White House Housing Toolkit a good start

Have outdated and onerous zoning ordinances and environmental protections stifled housing development and local economies? A new federal report says they have, contributing to issues such as income inequality, gentrification, strained safety nets, commute lengths, racial segregation and homelessness.

The past few days have been nearly overwhelming. We survived (and at least partially mitigated) another historic flood, did our best to absorb this election season’s first presidential debate, and remain in mourning for the latest young life claimed by senseless gun violence. It’s little wonder a new housing report didn’t spawn big, local headlines.

(Jim Slosiarek/The Gazette)
(Jim Slosiarek/The Gazette)

Yet this White House produced “toolkit” offers a road map not only for the housing-strapped California coast, but for Midwestern cities like Iowa City and Cedar Rapids as they consider updates to local development and housing ordinances. In short, the toolkit explains how restrictive zoning and planning policies stymie housing supply, raise housing costs and drag down the larger economy. It also serves as a gateway to the $300 million for Local Housing Policy Grants that’s included in President Barack Obama’s proposed HUD budget.

“We need to break down the rules that stand in the way of building new housing,” the 23-page report declared.

Specifically, the toolkit addresses “laws plainly designed to exclude multifamily or affordable housing.”

With the power and influence of the Department of Housing and Urban Development mostly tapped, the White House is pressing the following policy prescriptions for state and local governments:

• Establish as-of-right development, which allows projects to move forward once zoning requirements are met without other additional and often lengthy review. (This isn’t yet a common burden in Iowa.)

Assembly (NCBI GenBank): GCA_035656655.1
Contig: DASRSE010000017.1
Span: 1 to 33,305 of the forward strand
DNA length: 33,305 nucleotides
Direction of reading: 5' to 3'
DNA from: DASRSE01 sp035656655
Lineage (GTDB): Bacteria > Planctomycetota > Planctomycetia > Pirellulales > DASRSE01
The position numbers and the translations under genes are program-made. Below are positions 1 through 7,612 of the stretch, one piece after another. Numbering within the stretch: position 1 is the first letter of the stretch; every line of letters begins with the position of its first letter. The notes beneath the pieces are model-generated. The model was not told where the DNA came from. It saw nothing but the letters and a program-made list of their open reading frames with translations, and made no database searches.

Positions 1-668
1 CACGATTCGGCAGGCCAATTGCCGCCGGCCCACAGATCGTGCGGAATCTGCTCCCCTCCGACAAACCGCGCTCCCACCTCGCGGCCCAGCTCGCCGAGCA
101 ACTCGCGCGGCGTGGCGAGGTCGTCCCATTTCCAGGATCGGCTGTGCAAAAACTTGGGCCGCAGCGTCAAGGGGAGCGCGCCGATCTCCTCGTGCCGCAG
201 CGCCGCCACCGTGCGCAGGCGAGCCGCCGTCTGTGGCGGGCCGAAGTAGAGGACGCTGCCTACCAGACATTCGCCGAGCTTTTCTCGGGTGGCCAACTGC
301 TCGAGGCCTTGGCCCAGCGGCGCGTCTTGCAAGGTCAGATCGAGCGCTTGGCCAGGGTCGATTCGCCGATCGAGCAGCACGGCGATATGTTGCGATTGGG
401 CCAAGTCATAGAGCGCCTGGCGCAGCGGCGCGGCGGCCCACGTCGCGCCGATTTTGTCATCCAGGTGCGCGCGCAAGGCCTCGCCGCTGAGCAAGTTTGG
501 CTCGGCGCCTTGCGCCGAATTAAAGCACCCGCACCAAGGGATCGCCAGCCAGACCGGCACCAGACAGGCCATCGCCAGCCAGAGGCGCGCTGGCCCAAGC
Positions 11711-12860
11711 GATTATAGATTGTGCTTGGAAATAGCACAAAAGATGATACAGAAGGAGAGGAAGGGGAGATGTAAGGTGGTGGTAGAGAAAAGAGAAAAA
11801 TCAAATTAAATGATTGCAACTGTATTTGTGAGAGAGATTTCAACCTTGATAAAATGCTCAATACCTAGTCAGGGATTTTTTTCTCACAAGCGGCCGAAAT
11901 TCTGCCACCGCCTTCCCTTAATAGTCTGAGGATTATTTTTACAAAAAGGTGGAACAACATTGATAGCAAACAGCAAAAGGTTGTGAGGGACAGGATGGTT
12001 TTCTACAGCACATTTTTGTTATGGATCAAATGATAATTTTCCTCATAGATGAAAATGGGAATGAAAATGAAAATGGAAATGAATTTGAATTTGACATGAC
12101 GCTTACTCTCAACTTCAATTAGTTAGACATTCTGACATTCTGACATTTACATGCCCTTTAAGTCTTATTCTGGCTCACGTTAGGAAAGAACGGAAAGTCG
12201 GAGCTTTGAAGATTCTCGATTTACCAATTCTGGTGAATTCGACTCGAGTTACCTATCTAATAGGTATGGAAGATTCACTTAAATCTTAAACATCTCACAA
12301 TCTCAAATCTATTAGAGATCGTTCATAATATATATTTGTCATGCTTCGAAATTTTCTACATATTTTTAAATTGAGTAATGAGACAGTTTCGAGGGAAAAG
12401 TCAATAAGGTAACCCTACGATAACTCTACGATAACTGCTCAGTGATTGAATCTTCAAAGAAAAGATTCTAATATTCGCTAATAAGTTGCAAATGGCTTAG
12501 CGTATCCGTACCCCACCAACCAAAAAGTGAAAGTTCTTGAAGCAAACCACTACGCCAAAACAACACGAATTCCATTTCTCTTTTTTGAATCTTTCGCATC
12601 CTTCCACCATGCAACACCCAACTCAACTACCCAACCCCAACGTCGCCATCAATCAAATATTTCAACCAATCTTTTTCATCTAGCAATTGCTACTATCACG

• Tax vacant land or put it into use through land banking or similar incentives.

• Speed up the permitting process. When such efficiencies were adopted in Austin, Texas, more than 4,500 affordable housing units were developed during a 15-year period.

• End off-street parking requirements that subsidize driving and pass car costs to renters and buyers.

• Offer tax incentives and abatements for affordable or transit-oriented development.

• Adopt inclusionary zoning.

• Allow accessory dwelling units, such as “mother-in-law quarters” or “granny flats.”

• Enact high-density and multifamily zoning with bonuses for density.

If the Local Housing Policy Grant funding is approved by Congress, HUD would offer monetary incentives for municipalities to adopt these recommendations.

Even with that $300 million lure, it’s difficult to imagine homeowner voting blocks and anti-growth advocates setting their pitchforks aside. Land-use policy has become so restricted because of those who acknowledge need, but fight against development in their own backyards.

Locals may be willing to come together to battle a pending and tangible natural disaster, but haven’t yet expanded their concept of common good to fighting self-afflicted ailments.

This column by Lynda Waddington originally appeared in The Gazette on October 1, 2016. Photo credit: Jim Slosiarek/The Gazette